Sandeep Dwivedi : Chennai, Sun Feb 24 2013, 03:00 hrsChennai was expected to sleep early on Saturday. That's because Sunday would see alarm clocks around the city come to life at sunrise. For a cricket fan, this isn't a weekend to oversleep. Serpentine queues are likely to tie MA Chidambaram Stadium in knots for the second successive match day. After R Ashwin's 7/103 on Saturday, Sunday's promise is better and brighter.
Anywhere in the cricketing world, when Sachin Tendulkar walks off the field with a 50-plus score at stumps, the next day registers a sharp peak in foot-fall. There is absolutely no doubt that this extraordinary phenomena will be repeated on Day Three of this India-Australia opening Test.
This game has an exciting buzz about it. It's the kind a home supporter loves. India, replying to Australia's 380, finished at 182/3 from 52 overs. Considering Australia were 166/5 after the same number of overs, it was clear that MS Dhoni's team had nosed forward but the home captain wasn't quite a stride ahead of Michael Clarke.
So that happens to be the big picture of the Test, but the bigger picture that Chennai is expected to dream about tonight will be of Tendulkar, unbeaten on 71 at close, reaching the three-figure mark at his favourite ground where he is possibly playing his last Test. Surprisingly, the anticipation of that Tendulkar special had spread really early on Saturday — in the very first over he faced, bowled by James Pattinson.
Three fours from six balls bowled by a pacer who had clocked 150 kph in his previous over, broken through the defence of the openers and who had got the better of him in their last encounter; was as ideal a start as Tendulkar could have hoped. That much-discussed tentativeness of the England series seemed to have evaporated by either the sight of the Aussie fire power or the rising Chennai temperature.
It was a firm push to the point region that got him his first boundary; the second was in the same region but the stroke was firmer and more eye-pleasing. However, it must have been the third four, past fine leg, that seemed to have elevated Tendulkar into the zone that had eluded him lately.
In the absence of conventional swing, Pattinson, bowling with a cross seam grip was exacting a hint of reverse. Bowling in short bursts, he was steaming in at high speeds with the cross wire aimed at the stumps. That confidence boasting four came from a ball that moved in from off to middle. With an angled bat, Tendulkar directed it to the left of the keeper and across the fence.
All through his slump, with the 39-year-old getting repeatedly bowled, experts had suggested that he should stick to playing with a straight bat. Besides, in the debacle of a series in Australia, Pattinson had shattered his stumps at Sydney.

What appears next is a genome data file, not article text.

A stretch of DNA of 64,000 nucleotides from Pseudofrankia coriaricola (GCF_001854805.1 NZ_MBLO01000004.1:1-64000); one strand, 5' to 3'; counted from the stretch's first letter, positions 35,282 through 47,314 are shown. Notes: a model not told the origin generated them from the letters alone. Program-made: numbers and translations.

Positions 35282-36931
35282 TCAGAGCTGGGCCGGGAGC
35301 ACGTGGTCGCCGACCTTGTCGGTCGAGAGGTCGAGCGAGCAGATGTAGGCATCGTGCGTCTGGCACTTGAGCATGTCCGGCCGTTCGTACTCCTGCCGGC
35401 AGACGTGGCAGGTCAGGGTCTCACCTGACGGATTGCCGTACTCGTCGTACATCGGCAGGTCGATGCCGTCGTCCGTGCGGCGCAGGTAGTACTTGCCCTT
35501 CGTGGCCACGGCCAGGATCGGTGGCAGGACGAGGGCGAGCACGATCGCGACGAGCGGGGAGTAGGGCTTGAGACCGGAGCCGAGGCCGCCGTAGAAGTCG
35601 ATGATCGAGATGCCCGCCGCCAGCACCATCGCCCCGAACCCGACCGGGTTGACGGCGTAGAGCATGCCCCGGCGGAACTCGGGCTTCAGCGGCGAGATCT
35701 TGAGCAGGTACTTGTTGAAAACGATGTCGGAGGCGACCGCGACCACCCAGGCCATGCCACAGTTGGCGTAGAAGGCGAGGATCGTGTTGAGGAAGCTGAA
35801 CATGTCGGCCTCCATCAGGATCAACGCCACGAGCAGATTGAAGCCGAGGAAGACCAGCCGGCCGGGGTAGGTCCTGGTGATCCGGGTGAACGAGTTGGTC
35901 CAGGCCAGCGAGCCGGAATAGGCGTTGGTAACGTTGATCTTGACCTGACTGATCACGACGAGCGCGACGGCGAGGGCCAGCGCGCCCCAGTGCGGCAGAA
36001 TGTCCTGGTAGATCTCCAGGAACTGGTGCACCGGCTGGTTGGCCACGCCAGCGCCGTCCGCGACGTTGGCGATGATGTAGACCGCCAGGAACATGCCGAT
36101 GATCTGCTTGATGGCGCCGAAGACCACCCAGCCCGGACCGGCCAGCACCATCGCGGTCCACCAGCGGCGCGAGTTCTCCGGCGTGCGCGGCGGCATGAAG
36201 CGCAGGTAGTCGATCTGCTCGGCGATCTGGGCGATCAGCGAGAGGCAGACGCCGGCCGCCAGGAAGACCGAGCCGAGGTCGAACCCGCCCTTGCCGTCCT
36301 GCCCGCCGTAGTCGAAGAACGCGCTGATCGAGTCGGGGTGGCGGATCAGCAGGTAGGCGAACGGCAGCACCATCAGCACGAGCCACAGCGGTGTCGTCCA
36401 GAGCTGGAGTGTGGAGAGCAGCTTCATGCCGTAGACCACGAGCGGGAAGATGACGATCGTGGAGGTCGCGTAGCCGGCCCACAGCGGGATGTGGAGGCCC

This was a different day in Chennai. Tendulkar didn't heed conventional wisdom nor did the past weigh him down.
Once he got the ball in the slot, he went for the shot that suited the situation the most.
Rahul Dravid, as a broadcaster during the England series, had said that it wasn't quite the straight drive that signalled that this was to be Tendulkar's day, as the world believed, but it was in fact the flick to the square leg area . That third four didn't exactly motor past the leg-umpire but it was thereabouts.
After the match, Pattinson was to say how he lost the plot against Tendulkar because of a last minute change of plan. After getting the wickets of Murali Vijay and Virender Sehwag with balls aimed at the stumps, he shelved the pre-conceived strategy of testing Tendulkar with the short ball. Wiser after the experience, the pacer can be expected to aim at the helmet and not the stumps first thing on Sunday morning.
Also hunting for the prized scalp was Mitchell Starc. The left-arm pacer bowled from around the wicket, banked on the varying bounce of the slow track to trap Tendulkar in front of the stumps. Early in his spell, a delivery did keep low when Tendulkar did his trademark exaggerated half-slump — the one which he usually does when he the ball sneaks below his bat — and a few hearts sank in the stands.
Master's day out.
But this time around the bat reached down in time to keep the stumps safe.
It was Tendulkar's day and even Pattinson seemed overwhelmed by the man who stood between his team and a possible first innings lead.
"It's just the presence he has when he walks out there as well. He picks the ball up quite early, he has so much time to play," said the man whose disdain for batsmen in general is so evident when he celebrates a scalp.
How things have changed. Two months back during the Christmas week there was talk about the most decorated batsman's fading aura, slowing reflexes and total breakdown of skills. However, such turnarounds aren't new to Tendulkar. In 2003-04, against the same opposition, he came out of a similar slump when he cut down on the shots in the cover region and laboured back to form.
But, again, this was Chennai. Today his wagon wheel had hardly any spoke missing as Tendulkar swaggered out of a dark tunnel. On emerging from the shadows, he was clear: Tendulkar knows his batting best. Not just how to bat but till when to bat.
Day 3: live on star cricket, 9:30am
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